The embattled virtual currency rallied as questions swirled around the demise of the world's largest bitcoin exchange.
Is bitcoin the new honey badger?
In spite of being hit on all sides by bad news, the embattled virtual currency rallied sharply on Monday by nearly 20 percent, as questions swirled around the demise of the world's largest bitcoin exchange.
As regulators and prosecutors encircled Mt. Gox, the bitcoin trader that folded into bankruptcy protection last week as nearly $500 million of virtual currency vanished into the ether, bitcoin extended its rally.
The crypto-currency plunged immediately after the disclosure of Mt. Gox's troubles, but began a quiet surge late last week as the world's attention shifted elsewhere. Some analysts think that the worst news may already be discounted in bitcoin's price, and that investors could be separating bitcoin and the defunct exchange.
"There's a lot of really good news coming out that's not getting attention," said Austin Alexander, deputy director of The Bitcoin Center in New York. He pointed to several positive developments, including a ruling by British authorities that bitcoin would receive the same tax treatment as other foreign currencies, as providing a boost to the virtual currency's spot price.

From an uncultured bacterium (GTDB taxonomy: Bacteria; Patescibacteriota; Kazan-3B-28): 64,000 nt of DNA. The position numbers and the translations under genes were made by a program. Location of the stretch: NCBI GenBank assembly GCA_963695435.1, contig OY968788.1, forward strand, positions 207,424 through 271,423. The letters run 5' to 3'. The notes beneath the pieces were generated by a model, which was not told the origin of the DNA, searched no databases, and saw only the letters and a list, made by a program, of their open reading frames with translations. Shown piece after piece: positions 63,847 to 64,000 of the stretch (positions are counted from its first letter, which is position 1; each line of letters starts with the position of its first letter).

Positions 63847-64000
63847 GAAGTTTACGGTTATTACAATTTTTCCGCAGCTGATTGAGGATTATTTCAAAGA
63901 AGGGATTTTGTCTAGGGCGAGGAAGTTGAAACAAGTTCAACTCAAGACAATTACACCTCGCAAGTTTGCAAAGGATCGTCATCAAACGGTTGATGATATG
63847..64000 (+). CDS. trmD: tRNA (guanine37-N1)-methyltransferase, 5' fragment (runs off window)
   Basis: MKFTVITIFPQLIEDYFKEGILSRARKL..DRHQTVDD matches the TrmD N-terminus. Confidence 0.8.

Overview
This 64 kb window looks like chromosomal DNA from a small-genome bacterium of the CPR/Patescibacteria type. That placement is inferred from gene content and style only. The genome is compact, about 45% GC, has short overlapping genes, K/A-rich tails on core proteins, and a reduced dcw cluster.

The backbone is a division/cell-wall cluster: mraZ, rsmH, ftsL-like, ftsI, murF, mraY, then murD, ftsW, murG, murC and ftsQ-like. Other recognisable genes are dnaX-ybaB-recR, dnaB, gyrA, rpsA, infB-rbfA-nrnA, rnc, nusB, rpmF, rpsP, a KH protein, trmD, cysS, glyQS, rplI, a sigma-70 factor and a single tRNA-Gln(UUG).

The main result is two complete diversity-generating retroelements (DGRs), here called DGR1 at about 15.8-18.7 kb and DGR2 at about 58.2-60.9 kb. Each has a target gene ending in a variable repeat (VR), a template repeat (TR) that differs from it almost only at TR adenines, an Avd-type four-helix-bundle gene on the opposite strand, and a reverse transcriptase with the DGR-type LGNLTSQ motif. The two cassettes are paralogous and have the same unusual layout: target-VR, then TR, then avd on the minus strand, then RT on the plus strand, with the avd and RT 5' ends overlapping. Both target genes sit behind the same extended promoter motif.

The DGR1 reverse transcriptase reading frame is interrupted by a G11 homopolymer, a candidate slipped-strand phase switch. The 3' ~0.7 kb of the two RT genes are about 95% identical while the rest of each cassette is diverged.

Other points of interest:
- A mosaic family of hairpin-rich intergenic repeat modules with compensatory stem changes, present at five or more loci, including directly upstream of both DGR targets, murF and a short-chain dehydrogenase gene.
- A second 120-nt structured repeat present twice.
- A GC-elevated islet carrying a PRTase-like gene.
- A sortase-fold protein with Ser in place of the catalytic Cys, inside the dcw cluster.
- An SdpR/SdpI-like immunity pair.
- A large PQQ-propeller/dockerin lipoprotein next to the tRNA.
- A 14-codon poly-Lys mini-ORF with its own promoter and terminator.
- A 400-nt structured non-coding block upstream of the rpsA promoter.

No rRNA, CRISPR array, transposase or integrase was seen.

He speculated that investors may also be searching for safe-havens as Ukraine's confrontation with Russia reaches a boiling point, and engulfs world powers in a standoff.
"It just doesn't bode well for the world economic picture," Alexander said, adding that big venture capitalists like Marc Andreessen were still bullish on the currency.
According to a report in The Wall Street Journal, Mt. Gox is the target of an investigation by the U.S. attorney's office for the Southern District of New York. Prosecutors have subpoenaed the company, a person familiar with the matter told The Journal.
(Read more: Back to work at bitcoin's embattled Mt. Gox )
Although the currency has true believers, billionaire investor Warren Buffett isn't among them. In a "Squawk Box" interview Monday, the Oracle of Omaha told CNBC that bitcoin "isn't a currency" and that he wouldn't be surprised to see its complete demise in 10 to 20 years.
(Read more: Warren Buffett: Ukraine won't stop my stock-buying )
Bitcoin was trading under $700 on Monday afternoon, a gain of about 18 percent on the day, according to CoinDesk.
-By CNBC's Javier E. David
image: © Zach Copley